Tuesday, April 22, 2008

Big pressures....

This past week has been sorta stressful for me. My dad had a pretty big health scare--a mini stroke. It should be "strokes" since he had more than one while at the hospital. The man will be 70 this year. (I'm adopted for those trying to do the math of how old he was when I was born, which was 44, which isn't too old to father/adopt a child now that I think about it.) Anyway... so he was going to San Antonio to have a treatment procedure for prostate cancer when the mini stroke hit. He was admitted to the hospital and several tests later they discovered a little hole in his heart, which they think had been releasing tiny blood clots that travel to his brain. We're blessed that these weren't major strokes that left him either physically or mentally altered. But still... the word "stroke" is laced with horrible "what if" thoughts.

Dad's been put on blood thinners and has a shiny new pacemaker to keep his heart rate no lower than 60 beats per minute. It was pumping at 44 beats before, which maybe normal for extreme athletes, but not my old man. I've always been concerned about that low rate--it's not normal. And no matter how many times he said "I'm fine" or "I feel fine" I still worried.

He was released from the hospital yesterday. My sister says that in his impatience to be free of his hospital bed he was really rude to people. I shudder to even imagine this as my dad can sometimes be the epitome of "grumpy old man" and loses his patience in a flash. But he's cheerful now that he's back home and I'm sure his nurses are glad not to have to put up with his crankiness.

Now that this health scare is over he's certain that he's on the cusp of death. Every time he calls me he asks if I've submitted my novel to publication. In March he told me that all he wanted for his birthday was for me to send my novel somewhere. Wish granted, I sent a query letter to HarperCollins last week only to be told my story wasn't right fit. I told my dad and he basically told me to try harder--that he doesn't have that much time left. What the hell?!? I told him not to talk like that, because honestly, the man is a beast and will probably live to be 120. He's not going to die any time soon. (We all say such things, don't we?)

Our most recent convo went like this:

Ring, ring.

"Hi Dad! How are you feeling?"

"Oh fine. So, have you sent your story to any other publishers?"

My non-verbal reaction went a little something like this: Roll eyes, put him on speaker phone, and open Dr. Phil's Ultimate Weight Loss Solution in full preparation to tune out the rest of our conversation.

"Um... yes, I've got a few written down."

This is a tiny lie... I have the Writer's Market sitting in front of me, but I haven't cracked the pages yet. I just don't want to hear a lecture. Besides, I'm going to send it off... I really am.

"Well, send it to more than just one this time!"

"Oh, I will... don't worry." My eyes move to the TV where I'm watching reruns of Discovery's Deadliest Catch. I'm big on multitasking.

"You've got to make sure there's action and suspense in it--or mystery. Those books sell. I know you like to read the romance ones, but you should write something with some suspense to it."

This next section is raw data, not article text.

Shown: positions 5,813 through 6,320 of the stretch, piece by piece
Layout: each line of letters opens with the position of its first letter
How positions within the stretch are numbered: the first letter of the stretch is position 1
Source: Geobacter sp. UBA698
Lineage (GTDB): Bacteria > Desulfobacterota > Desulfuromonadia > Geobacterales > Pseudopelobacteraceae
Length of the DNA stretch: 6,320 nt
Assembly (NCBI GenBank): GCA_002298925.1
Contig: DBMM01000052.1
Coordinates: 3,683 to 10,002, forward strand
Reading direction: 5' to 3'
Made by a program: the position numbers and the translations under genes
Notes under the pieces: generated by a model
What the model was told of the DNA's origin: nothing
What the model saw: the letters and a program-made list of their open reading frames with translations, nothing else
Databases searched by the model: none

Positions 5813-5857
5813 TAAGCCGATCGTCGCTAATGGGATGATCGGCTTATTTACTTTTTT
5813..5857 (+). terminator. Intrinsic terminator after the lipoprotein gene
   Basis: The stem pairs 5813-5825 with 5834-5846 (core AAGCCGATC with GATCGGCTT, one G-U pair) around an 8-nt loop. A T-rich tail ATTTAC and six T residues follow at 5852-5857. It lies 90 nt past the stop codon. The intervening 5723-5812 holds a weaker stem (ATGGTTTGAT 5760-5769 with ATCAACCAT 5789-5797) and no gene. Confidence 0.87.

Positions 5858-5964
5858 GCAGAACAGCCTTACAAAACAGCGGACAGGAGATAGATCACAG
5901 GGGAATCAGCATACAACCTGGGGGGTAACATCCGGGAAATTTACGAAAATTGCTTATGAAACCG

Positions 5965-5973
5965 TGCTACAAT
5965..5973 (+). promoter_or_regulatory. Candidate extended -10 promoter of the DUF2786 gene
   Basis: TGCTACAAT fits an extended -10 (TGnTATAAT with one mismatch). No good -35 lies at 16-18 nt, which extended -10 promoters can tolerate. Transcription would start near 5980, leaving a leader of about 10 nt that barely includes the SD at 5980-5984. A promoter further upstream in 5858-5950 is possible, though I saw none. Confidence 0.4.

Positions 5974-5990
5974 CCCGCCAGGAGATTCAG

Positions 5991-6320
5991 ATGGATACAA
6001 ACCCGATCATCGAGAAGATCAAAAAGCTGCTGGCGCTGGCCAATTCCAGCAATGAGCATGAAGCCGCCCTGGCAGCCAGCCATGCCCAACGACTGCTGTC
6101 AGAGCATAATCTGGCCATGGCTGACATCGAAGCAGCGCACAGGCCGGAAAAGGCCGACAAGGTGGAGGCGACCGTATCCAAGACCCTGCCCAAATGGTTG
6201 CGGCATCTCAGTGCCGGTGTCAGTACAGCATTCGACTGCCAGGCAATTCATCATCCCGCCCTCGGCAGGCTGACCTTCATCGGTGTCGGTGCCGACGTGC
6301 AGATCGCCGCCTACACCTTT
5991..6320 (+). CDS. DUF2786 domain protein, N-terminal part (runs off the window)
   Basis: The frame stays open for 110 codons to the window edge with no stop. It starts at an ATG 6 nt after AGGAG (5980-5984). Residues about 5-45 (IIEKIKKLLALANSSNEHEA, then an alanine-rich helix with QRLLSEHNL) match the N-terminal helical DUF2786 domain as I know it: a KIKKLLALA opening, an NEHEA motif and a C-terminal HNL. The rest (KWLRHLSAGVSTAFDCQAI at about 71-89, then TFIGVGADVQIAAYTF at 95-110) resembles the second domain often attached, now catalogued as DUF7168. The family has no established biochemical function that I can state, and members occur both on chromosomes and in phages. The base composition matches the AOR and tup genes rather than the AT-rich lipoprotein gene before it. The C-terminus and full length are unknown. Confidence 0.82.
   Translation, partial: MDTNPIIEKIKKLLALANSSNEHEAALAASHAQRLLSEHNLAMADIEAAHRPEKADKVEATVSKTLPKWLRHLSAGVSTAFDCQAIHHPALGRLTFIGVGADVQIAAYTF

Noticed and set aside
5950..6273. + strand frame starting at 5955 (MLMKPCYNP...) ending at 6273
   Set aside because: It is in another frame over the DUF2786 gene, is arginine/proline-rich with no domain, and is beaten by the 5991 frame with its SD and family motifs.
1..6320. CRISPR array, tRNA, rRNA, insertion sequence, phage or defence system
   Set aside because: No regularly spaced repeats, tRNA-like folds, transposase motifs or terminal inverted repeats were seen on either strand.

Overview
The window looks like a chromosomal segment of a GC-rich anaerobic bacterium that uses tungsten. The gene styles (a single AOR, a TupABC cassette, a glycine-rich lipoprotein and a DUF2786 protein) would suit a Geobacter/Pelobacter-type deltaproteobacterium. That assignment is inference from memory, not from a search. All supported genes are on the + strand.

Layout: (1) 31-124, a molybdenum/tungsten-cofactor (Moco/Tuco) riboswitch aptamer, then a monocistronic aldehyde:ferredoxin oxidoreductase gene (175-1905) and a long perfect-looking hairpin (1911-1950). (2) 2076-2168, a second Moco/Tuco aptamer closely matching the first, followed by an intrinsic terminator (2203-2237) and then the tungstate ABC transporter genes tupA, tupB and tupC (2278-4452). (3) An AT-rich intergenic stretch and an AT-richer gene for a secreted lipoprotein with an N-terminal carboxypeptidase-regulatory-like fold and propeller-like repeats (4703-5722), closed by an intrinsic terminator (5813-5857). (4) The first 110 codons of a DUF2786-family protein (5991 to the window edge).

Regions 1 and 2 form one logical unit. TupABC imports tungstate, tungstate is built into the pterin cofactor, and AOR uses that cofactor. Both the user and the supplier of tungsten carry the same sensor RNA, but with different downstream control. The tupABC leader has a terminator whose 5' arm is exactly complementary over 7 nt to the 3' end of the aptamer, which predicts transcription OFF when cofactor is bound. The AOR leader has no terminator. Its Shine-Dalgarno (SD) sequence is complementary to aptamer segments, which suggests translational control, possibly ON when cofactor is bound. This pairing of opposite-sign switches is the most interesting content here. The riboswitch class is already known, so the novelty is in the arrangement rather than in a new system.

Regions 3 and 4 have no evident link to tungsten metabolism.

I smile. "Yup, it's got all of that."

He repeats what he last said about the suspense and mystery--he likes to repeat himself quite often. Could be old age. Could be a subconscious effort to really pound these tips into my brain. He does the same thing when he tries to tell me how to get out of credit card debt. The lectures get really old.

"You'll sell at least one copy--mom and I will buy one!"

We laugh.

"I want to read something you've written--I don't have much time."

What the hell?

"Ummmmm.... Ooooookkkkkkkaayyy. Let's talk more positively."

Dad doesn't elaborate and I suddenly have fears that he's not telling the whole truth about his condition. Suddenly I feel this immense pressure to find SOMEONE who will want to publish my popular novel. Anyone? I mean, I don't want to let him down. I want to be a "success" before he dies, which he makes it sound like it will be tomorrow or something. I am ever the optimist--Dad's gonna live forever.

That's a lot of pressure to put on your kid, which is not at all unfamiliar in my family. I guess I could tell him that it's not going to happen overnight, although I daydream that it will all the time. Maybe trying is all that matters. But we'll still talk about the same things whenever he calls me. The first words will out of his mouth will be: "Published yet?" Just like his first words to my sister are: "Found a job?" To my brother: "You really need to get off the drugs." To my little sister: "You need to finish high school or you'll never get a job." To my oldest brother: "Have you tried Nicorette?"

The pressures that parents put on us are intense most times. I suppose it's a good thing that I have one who cares about what I do and that I'm successful in it. He could not care at all, I guess. Still... I want to tell him to let up just a tad. And at the same time I think I need the pressure of him "not having time" (whatever that means) to motivate myself to do something FOR myself as much as it's for him. I want to be able to hand him my first novel and see the pride in his eyes. Although knowing my dad, he'd just ask how it was selling.

You can't win sometimes.

2 comments:

Jud said...

No, sometimes you can't win. Hang in there. I enjoy your writing.

Bunmi said...

Haha, this is a good blog. Personal, kind of funny. good writing too.

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